I started Saving Gideon in October of 2010. I wrote the series idea, a working synopsis, and a submission synopsis. I wrote the first 50 pages and sent it to my agent. July of the next year (that would make it 2011) We had a publishing house very interested. My agent said it was time to finish the book. So I did, but it topped out at only 65 thousand words. I wasn’t worried. Until I got the contract in mid-September and the publishing house wanted the novel to be at least 80K. I had a little over two weeks to write 15 thousand words. At the time I was working a full time job (44+ hours a week). YIKES!
By some miracle I finished the book, got it to word count and submitted on time. Yay, me!
Then the marketing pages arrived. The forms I had to fill out with pertinent information so that the cover artist could create a realistic and accurate cover. The first pass at a back cover blurb. The discussion questions for the book and interviews.
And then there’s the little matter of the next book in the series. I start it and the ‘macro-edits’ arrive.
Macro edits–the first time I saw that phrase my heart hit the floor. Macro means big, right? Big changes. Holy cow. What had I gotten myself into?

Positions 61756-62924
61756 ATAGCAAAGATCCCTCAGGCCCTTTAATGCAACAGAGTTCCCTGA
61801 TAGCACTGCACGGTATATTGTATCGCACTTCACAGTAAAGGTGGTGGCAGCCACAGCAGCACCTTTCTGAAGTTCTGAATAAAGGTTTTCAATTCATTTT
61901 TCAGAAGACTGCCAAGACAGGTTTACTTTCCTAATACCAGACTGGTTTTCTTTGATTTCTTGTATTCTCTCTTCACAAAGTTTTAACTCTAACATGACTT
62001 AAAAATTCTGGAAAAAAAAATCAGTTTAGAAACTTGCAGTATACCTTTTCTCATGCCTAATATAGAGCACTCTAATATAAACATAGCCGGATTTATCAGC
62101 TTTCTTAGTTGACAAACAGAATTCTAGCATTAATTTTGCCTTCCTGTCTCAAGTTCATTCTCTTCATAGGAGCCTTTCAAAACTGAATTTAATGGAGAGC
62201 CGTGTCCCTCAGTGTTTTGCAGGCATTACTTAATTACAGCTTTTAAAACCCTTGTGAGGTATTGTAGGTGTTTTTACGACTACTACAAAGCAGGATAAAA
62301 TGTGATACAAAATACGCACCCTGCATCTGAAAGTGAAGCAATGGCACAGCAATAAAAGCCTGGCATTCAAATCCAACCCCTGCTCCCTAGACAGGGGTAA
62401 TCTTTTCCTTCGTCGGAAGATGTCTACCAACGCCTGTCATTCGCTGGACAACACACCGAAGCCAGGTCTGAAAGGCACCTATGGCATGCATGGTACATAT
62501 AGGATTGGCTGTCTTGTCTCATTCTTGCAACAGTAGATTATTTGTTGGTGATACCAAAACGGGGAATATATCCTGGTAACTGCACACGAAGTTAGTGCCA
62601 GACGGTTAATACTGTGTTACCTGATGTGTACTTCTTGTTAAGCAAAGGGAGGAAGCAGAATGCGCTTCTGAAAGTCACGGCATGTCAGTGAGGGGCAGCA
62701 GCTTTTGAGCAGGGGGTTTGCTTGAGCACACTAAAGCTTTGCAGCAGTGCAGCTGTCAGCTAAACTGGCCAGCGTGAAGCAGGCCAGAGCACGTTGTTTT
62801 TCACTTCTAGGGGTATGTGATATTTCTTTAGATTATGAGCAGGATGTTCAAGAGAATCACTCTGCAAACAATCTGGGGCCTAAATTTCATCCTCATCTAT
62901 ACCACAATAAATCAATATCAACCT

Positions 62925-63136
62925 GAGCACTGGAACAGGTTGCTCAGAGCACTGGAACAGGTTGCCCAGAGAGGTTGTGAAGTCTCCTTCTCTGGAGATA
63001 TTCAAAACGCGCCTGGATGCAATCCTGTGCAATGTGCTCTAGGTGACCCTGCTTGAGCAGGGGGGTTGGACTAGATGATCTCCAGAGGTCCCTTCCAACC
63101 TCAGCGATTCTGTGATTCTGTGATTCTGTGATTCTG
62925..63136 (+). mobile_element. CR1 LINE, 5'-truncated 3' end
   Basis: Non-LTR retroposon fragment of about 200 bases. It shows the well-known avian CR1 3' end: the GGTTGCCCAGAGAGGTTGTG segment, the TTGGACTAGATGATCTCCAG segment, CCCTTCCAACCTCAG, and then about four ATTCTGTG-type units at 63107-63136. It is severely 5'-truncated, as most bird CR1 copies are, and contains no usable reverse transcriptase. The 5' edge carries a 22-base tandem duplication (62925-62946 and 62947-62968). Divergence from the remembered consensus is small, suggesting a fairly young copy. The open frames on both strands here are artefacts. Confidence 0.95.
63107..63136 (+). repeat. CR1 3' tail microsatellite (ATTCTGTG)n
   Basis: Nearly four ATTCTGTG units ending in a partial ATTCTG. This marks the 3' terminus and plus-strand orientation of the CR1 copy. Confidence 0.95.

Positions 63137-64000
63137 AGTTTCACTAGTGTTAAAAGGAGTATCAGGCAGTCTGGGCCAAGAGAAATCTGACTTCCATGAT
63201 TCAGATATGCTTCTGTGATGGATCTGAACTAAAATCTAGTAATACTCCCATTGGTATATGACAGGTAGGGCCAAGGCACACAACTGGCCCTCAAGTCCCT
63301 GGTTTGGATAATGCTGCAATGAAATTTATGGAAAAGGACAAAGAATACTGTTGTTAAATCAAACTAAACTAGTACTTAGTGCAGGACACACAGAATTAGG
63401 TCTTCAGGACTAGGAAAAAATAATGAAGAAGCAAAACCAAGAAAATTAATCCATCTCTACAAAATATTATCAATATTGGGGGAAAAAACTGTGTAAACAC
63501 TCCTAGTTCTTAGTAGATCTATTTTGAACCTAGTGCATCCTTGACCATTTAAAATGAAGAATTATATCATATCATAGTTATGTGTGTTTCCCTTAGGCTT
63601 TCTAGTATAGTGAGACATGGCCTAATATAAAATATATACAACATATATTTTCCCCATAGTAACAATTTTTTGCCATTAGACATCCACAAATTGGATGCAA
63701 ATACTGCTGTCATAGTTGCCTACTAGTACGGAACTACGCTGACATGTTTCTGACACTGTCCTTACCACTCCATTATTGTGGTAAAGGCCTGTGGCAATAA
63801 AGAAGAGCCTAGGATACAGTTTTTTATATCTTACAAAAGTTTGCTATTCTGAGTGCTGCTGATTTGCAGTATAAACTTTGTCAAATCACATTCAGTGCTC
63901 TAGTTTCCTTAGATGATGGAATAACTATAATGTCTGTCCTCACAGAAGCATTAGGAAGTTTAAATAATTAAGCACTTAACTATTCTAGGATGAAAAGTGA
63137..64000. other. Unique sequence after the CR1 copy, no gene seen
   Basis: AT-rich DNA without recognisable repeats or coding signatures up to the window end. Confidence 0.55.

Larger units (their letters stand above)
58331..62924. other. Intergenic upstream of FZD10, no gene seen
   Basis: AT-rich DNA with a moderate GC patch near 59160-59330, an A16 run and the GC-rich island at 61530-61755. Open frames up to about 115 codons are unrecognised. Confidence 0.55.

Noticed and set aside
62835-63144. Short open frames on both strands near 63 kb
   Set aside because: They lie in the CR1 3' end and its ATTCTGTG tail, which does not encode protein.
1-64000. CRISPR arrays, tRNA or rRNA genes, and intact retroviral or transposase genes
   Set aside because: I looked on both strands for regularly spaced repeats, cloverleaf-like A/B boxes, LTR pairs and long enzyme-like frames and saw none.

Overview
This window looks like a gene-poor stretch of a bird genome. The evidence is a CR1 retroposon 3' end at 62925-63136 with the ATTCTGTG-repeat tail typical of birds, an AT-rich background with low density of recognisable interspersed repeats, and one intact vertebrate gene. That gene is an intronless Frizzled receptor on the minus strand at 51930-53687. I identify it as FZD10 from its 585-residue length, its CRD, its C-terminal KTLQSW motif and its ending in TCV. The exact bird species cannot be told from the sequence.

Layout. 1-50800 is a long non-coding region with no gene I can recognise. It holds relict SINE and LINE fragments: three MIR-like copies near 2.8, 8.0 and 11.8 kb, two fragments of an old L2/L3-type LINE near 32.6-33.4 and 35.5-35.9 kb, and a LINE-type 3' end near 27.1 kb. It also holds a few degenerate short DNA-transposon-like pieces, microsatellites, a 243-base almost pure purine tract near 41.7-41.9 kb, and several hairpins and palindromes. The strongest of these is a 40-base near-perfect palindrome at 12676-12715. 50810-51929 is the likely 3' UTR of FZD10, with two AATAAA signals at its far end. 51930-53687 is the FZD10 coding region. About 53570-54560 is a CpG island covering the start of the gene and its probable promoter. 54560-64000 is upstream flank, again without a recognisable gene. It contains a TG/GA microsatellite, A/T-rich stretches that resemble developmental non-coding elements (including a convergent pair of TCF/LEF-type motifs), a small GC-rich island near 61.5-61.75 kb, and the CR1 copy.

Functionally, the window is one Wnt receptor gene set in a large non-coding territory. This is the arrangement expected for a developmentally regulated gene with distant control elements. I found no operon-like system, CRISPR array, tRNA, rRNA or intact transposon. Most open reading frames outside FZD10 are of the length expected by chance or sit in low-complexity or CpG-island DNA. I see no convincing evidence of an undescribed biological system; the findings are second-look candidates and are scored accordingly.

Whew! They weren’t as bad as I thought. I had a month to get them ready and sent in. I made it with days to spare.
And I was finally done, right? Nope. Next came line edits. Line edits are hard. even harder than macro edits. Why? Because line edits are proof that every word I’ve written is not golden. It’s the stuff that tears down a writer’s fragile ego and makes us second guess any talent that we may have. It’s hard to see through the changes and know that the book is going to be better for the effort. All I can see is the many marks of “track changes blue”. Anyone who is a veteran of the line edit knows how tough this time is. But it’s almost over. A polished diamond of a book is almost ready.
Almost? How much more can there be? There’s the copy edits. Then the final read, the author’s last chance to make any changes to the manuscript before it goes to the printer.
And I take a deep breath. I sent this last batch of changes in last month. That’s July 2012.
So did it take me two years to write Saving Gideon? Not really. But I worked on it for two years. All the while, working on the second book in the series.
I’m through the line edits with Katie’s Choice. And soon I’ll begin writing text for Gabriel’s Bride. I’m sure while I’m working on Gabriel, I’ll be working on Katie as well. And such is the writing process.